This article has the wrong title.
Herein we get predictions from people who are “experts” in education (In this case, there are some people who have actually taught school and studied education, for a change). Some of their comments are thought provoking. Many of the writers claim that ESSA is a reason to hope for improvements to public education. Diane Ravitch, on the other hand, ignores ESSA which will do little to help our children escape test-and-punish education which is now the norm in America (see ESSA is a Lot of Suds, below). Instead she writes of the trust American’s have with their own, local school systems. She says she is hopeful for two reasons…
The reasons for hope are two-fold: first, the public doesn’t want to abandon its community public schools. No district or state has ever voted to privatize its schools. Second, every so-called “reform” has failed to promote better education or equal opportunity for the neediest children. Neither charters nor vouchers consistently get better results for children, unless they exclude the weakest students. Measuring teachers by student test scores has been a costly failure. The great majority of the public admires their public schools and their teachers and wants them to be better, more equitably funded, not eliminated. If democracy works, these misguided “reforms” will be consigned to the ashcan of history.
But the focus of this article’s title is wrong. “Can Schools Be Fixed?” In their introduction the authors themselves explain why there’s more that must be fixed besides America’s schools [emphasis added].
…Education is often touted as a means for boosting social mobility and making communities more equal, but inequality in school funding and resources has made that difficult to achieve, especially amid increasing poverty rates. Segregation in districts, both tacit and explicit, is holding scores of children back, and performance on math and reading assessments has remained relatively stagnant…
QUESTIONS FOR DUNCAN
Arne Duncan is gone and John King is the new acting Secretary of Education. The damage done by Obama’s Education Department remains, however. Mark Naison lists questions which need to be answered. [bullets added to improve readability]
When the full accounting of the Obama Administration’s Race to The Top is made, the following questions will have to be answered
- How many schools were closed?
- How many great teachers were fired or forced into retirement?
- How many teachers still on the job were placed under a doctors care because test based accountability had destroyed their self-confidence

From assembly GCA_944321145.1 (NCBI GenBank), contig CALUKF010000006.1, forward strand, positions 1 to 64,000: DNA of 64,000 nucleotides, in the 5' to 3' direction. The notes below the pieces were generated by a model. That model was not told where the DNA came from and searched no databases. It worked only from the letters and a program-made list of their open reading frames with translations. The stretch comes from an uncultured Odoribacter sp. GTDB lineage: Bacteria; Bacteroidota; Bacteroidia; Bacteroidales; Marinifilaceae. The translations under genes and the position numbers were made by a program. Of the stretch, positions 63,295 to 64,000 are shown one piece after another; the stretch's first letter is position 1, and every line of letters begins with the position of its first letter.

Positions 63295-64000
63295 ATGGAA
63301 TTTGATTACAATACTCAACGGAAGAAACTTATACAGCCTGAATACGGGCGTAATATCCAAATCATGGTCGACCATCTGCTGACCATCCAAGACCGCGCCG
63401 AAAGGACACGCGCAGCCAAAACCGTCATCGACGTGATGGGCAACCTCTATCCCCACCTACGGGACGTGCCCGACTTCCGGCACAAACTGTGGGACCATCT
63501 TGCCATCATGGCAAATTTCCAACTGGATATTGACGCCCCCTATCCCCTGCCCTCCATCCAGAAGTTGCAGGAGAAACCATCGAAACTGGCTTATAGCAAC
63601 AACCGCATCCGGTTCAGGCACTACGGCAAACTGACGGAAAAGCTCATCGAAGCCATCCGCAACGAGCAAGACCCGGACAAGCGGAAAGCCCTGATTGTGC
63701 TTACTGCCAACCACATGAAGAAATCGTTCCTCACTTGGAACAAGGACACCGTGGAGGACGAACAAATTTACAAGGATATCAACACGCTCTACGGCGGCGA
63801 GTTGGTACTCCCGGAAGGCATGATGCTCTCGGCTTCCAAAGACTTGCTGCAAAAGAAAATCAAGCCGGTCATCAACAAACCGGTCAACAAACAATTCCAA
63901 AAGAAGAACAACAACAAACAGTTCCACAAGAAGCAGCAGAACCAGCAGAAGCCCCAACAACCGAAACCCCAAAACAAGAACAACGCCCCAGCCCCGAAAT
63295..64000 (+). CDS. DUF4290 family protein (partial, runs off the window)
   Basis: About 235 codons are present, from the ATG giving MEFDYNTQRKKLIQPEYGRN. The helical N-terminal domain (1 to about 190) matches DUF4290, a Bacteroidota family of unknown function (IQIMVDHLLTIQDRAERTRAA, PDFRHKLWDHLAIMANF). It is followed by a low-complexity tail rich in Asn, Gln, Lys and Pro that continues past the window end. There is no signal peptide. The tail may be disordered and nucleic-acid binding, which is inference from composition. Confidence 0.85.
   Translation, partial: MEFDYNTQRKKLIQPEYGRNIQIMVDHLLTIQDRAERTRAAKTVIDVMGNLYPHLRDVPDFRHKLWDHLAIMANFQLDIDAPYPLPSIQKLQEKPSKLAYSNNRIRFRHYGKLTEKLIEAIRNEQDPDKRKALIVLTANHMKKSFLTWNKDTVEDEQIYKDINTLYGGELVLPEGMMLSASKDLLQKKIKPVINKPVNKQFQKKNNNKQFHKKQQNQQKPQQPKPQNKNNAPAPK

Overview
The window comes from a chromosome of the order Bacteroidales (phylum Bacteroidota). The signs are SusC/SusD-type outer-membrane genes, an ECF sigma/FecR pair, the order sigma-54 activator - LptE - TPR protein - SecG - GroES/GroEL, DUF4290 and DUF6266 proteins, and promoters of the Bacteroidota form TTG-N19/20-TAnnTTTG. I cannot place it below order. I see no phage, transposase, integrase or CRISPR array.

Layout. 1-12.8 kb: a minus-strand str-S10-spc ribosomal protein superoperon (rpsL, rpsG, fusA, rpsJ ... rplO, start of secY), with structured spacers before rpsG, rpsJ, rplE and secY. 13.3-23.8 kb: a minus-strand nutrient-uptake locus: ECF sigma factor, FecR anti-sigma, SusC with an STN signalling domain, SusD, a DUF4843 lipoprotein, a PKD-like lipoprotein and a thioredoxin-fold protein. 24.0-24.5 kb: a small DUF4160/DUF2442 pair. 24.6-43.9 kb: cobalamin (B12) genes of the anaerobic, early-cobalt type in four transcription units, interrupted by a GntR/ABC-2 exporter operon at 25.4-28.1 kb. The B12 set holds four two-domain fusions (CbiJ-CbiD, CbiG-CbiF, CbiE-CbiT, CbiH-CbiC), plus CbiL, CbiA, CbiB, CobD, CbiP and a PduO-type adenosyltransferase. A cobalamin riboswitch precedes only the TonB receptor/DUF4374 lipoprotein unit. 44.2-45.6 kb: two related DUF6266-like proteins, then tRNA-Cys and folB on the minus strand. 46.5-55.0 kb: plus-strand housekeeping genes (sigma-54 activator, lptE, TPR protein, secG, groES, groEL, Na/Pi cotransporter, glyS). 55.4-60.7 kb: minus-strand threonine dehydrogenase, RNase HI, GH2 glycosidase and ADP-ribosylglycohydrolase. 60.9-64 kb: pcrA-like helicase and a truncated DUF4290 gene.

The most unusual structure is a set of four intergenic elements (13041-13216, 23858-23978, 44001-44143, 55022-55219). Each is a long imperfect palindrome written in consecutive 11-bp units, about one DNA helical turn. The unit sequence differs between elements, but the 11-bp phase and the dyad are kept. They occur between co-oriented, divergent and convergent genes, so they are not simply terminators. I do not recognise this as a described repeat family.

- How many communities experienced sharp declines in the number of teachers of color working in their schools?
- How many new charter schools were created which were embroiled in controversy because of financial irregularities or abusive practices?
Mike Klonsky and his brother Fred are bloggers from Chicago. The picture below is one done by brother Fred and posted on brother Mike’s blog. It depicts Arne Duncan looking for his replacement, John King.
A PRIMER ON PRIVATIZATION
An excellent summary of the test-blame-privatize movement from Marion Brady.
Look at standardized tests from the kids’ perspective. Test items (a) measure recall of secondhand, standardized, delivered information, or (b) require a skill to be demonstrated, or (c) reward an ability to second-guess whoever wrote the test item. Because kids didn’t ask for the information, because the skill they’re being asked to demonstrate rarely has immediate practical use, and because they don’t give a tinker’s dam what the test-item writer thinks, they have zero emotional investment in what’s being tested.
As every real teacher knows, no emotional involvement means no real learning. Period. What makes standardized tests look like they work is learner emotion, but it’s emotion that doesn’t have anything to do with learning. The ovals get penciled in to avoid trouble, to please somebody, to get a grade, or to jump through a bureaucratic hoop to be eligible to jump through another bureaucratic hoop. When the pencil is laid down, what’s tested, having no perceived value, automatically erases from memory.
At last Bernie gives us a glimpse – but only a glimpse – of his K-12 education agenda. It’s nice to know that he is against privatization through charters. Now, what about excessive testing, accountability based on test scores, vouchers, “turnaround schools,” and the rest?
“I’m not in favor of privately run charter schools. If we are going to have a strong democracy and be competitive globally, we need the best educated people in the world. I believe in public education; I went to public schools my whole life, so I think rather than give tax breaks to billionaires, I think we invest in teachers and we invest in public education. I really do.” – Bernie Sanders (Quote begins at 1:48:32)
For a more detailed discussion see the following two entries in Anthony Cody’s blog, Living in Dialogue.
Elections matter. Voting matters [emphasis added].
Dunbar said nearly all American students attend public schools — which she warned were a secular plot to turn children away from Republican values.
“When we have 88 to 90 percent, which is approximately the number of the students that are being educated within our socialized education system, effectively indoctrinating our children with our own tax dollars, guess what?” she said. “We lose every other issue. We lose life, we lose marriage — we lose all of it. So I think this is the linchpin issue.”
CHILDREN ARE NOT PRODUCTS
Here’s a beautiful piece by Steven Singer (the gadflyonthewall) about why Exxon-Mobile’s CEO’s view of America’s children is misguided. Children are not products. Education is not a business. There’s more to educating children than “college and career-ready standards.”